Towncraft Week Kicks Off | Rock Candy

Wednesday, May 16, 2007

Towncraft Week Kicks Off

Posted By on Wed, May 16, 2007 at 3:28 PM

    

click to enlarge unknown.jpg

Last night marked the first of five big local shows leading up to Friday’s world premiere of “Towncraft,” a documentary about the Little Rock DIY music scene twenty years in the making.        

Walking into White Water Tavern at 10 p.m., after having circled the block twice for a parking spot, I found that the red-headed, thick-bearded, singer-songwriter Kevin Kerby had already taken the stage. At that point, you could still make your way into the bar, up to the bar, and to the front of the stage with only a fair amount of effort. Standing close, I caught my favorites of his “Dip It in Shellac” and “Secret Lives of All Night Radios.”

By the time the Bloodless Cooties went on, the crowd size had seemingly doubled, which I didn’t think possible, or legal, and, soon enough, it got smoky and steamy in there. (The tiger lily in my hair wilted, sadly.) The Cooties’ bluesy garage-rock loosened up the tightly-packed crowd.

Around 11:30 p.m., we got a quick break as the Moving Front warmed up. The band’s lead singer Jeremy Brasher looked deceivingly demure in a dress shirt and black slacks, his dark hair combed neatly. Taking the mike in his hand, he said, in that growl of his, that it was a great day for the band, playing on the day Jerry Falwell died. He said we’d lost Jerry Falwell and Ronald Reagan in the last three years, and added “I’d say it’s been a good three years.” Then, the band ripped into their rowdy aggro-rock routine working everybody into a frenzy (much like the dancing scene in the band’s video “Zombies” only bigger and wilder). A video camera hung down from the rafters and photographers clicked away at the ensuing mayhem. A burly, often-times barefooted member of the Damn Bullets (Paul, I think?) was lifted up and passed off to rows and rows of hands, crowd-surfing White Water.

Stopping only to ask for a pitcher of beer (or two), the band played an hour-long, no-holds-barred set including “The Equalizer,” which got everybody worked up. Guitarist Colin Miles noticed. At the song’s end, he smiled and said: “Yeah, that’s a good one.” Soaked with sweat and red in the face, Brasher and his boys finally called it a night. I parted with friends, paid my tab and walked out into the cool rain. I don’t know if a film can document moments like the ones at White Water last night, especially twenty years worth, but we’ll soon find out how close they came when "Towncraft" premieres at Riverdale 10 on Friday night.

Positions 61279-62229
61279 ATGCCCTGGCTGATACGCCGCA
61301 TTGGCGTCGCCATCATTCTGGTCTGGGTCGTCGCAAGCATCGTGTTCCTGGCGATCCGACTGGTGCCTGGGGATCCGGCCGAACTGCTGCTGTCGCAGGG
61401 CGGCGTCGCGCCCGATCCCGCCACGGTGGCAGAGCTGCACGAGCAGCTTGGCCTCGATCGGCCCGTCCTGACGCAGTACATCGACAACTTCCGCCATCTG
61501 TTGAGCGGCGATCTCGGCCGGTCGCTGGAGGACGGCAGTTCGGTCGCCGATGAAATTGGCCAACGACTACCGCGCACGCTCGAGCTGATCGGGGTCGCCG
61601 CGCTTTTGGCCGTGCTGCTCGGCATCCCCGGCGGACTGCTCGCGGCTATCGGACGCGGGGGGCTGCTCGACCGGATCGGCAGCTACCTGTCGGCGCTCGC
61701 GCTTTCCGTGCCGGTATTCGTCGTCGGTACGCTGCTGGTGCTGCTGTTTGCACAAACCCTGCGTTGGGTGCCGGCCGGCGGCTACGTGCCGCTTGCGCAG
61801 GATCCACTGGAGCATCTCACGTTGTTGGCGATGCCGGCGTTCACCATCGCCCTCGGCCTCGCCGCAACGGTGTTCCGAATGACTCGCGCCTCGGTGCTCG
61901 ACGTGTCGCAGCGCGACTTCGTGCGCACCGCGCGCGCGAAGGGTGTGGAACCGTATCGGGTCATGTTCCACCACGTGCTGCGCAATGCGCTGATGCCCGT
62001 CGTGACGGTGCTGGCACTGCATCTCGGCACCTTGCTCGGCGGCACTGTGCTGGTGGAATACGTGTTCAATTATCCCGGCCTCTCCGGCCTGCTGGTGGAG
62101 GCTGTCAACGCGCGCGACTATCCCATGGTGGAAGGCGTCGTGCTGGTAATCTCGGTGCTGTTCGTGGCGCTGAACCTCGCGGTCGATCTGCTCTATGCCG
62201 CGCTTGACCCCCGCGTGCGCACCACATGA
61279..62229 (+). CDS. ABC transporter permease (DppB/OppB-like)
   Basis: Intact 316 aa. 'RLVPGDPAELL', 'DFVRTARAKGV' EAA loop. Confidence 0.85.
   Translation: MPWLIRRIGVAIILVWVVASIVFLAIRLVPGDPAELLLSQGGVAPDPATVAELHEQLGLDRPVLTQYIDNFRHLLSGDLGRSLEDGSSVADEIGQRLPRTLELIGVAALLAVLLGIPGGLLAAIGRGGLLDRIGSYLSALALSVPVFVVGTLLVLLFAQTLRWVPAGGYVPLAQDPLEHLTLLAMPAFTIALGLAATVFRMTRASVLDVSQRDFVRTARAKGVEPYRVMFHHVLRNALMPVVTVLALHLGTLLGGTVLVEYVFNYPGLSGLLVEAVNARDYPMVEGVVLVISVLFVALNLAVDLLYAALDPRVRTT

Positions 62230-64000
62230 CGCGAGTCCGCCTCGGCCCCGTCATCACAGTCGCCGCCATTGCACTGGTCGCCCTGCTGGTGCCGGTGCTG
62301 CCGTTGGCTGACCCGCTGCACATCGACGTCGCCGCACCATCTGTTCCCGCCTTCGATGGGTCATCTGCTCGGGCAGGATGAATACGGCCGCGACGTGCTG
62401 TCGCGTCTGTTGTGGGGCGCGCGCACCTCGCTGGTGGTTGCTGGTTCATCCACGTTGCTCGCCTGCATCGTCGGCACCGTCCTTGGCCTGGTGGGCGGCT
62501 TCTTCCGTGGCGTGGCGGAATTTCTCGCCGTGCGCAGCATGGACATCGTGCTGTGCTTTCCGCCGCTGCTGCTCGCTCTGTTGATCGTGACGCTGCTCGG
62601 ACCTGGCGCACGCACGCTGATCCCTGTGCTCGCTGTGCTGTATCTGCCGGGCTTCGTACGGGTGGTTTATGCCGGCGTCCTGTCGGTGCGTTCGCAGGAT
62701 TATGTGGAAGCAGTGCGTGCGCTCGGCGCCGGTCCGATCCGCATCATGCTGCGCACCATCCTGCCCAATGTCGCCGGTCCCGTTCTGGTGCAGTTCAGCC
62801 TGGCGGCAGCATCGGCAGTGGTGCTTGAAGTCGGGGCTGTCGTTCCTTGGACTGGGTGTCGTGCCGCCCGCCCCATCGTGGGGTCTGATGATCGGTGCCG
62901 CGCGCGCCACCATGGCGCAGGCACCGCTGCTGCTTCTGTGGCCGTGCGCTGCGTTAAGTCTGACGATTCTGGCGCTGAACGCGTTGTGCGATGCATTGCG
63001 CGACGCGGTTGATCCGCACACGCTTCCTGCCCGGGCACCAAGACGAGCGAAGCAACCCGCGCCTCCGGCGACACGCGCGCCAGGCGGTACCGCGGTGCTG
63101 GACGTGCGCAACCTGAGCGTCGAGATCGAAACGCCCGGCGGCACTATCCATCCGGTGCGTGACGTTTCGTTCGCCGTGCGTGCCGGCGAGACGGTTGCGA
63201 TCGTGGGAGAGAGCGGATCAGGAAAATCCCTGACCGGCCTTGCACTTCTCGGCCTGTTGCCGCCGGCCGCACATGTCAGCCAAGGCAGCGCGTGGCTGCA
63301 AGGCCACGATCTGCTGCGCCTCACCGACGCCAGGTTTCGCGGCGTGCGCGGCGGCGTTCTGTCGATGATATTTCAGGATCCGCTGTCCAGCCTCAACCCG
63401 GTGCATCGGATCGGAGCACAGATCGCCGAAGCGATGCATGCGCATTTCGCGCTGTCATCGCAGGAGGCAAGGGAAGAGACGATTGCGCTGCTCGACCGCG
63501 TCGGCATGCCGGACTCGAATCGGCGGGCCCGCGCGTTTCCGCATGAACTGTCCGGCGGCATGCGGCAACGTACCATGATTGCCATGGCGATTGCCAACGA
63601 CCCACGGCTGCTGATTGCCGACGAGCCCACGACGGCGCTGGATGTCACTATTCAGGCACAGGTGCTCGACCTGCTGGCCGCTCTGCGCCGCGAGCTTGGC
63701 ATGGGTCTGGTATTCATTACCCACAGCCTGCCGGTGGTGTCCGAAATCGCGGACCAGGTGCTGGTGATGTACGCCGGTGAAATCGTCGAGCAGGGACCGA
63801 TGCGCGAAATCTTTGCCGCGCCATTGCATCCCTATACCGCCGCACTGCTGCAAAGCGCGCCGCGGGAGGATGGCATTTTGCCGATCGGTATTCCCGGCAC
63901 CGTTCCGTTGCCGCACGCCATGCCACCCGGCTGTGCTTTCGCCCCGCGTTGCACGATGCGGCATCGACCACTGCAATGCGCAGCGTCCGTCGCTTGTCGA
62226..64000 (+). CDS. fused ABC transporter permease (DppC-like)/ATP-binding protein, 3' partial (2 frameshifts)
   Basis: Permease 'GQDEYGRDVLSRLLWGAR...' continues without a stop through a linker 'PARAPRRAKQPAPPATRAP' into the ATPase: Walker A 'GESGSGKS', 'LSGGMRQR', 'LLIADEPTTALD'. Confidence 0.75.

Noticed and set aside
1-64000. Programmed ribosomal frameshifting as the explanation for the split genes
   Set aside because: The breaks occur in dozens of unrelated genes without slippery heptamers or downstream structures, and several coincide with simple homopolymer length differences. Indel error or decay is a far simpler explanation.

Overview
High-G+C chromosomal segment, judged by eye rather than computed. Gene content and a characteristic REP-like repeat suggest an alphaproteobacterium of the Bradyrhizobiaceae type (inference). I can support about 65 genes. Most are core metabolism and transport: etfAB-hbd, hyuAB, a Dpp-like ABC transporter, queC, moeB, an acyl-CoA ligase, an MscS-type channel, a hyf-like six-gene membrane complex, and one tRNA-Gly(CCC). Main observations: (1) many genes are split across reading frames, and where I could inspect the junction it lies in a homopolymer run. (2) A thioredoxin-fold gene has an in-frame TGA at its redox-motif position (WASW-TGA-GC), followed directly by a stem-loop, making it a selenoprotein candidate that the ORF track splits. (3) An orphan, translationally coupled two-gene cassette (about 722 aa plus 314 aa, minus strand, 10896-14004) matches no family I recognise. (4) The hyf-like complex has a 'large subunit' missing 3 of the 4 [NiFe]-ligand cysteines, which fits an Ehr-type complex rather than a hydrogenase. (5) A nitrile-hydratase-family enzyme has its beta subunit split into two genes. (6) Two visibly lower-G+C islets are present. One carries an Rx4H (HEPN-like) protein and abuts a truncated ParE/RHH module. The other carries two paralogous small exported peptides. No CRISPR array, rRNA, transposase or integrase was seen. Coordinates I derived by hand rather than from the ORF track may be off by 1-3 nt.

From the ArkTimes store

Favorite

Comments

Subscribe to this thread:

Add a comment

More by Nicole Boddington

  • Egyptr, Velvet Kente, Eclipse Glasses

    Dec. 13, Downtown Music
    • Dec 18, 2008
  • Nada Surf, Delta Spirit

    Nov. 25, Juanita’s
    • Dec 4, 2008
  • Bow down

        Since last fall, Memphis rap duo Lord Treadwell and Maurice Eloise XIII have been introducing common folks to what they're calling “aristocrunk.” Donning 18th-century wigs and ruffled attire, Lord T (Cameron Mann) and Eloise (Robert Anthony) spit tongue-in-cheek lyrics about popping “Pillz” and wearing “Million Dollar Boots.” Mann, who was called the “whitest of white-boy rappers” while enrolled at Tulane University, runs Memphis recording studio Young Avenue Sound, serving artists such as Yo Gotti, Ying Yang Twins, 8Ball & MJG and Al Kapone.
    • Aug 10, 2007
  • More »

Readers also liked…

Most Recent Comments

Blogroll

 

© 2017 Arkansas Times | 201 East Markham, Suite 200, Little Rock, AR 72201
Powered by Foundation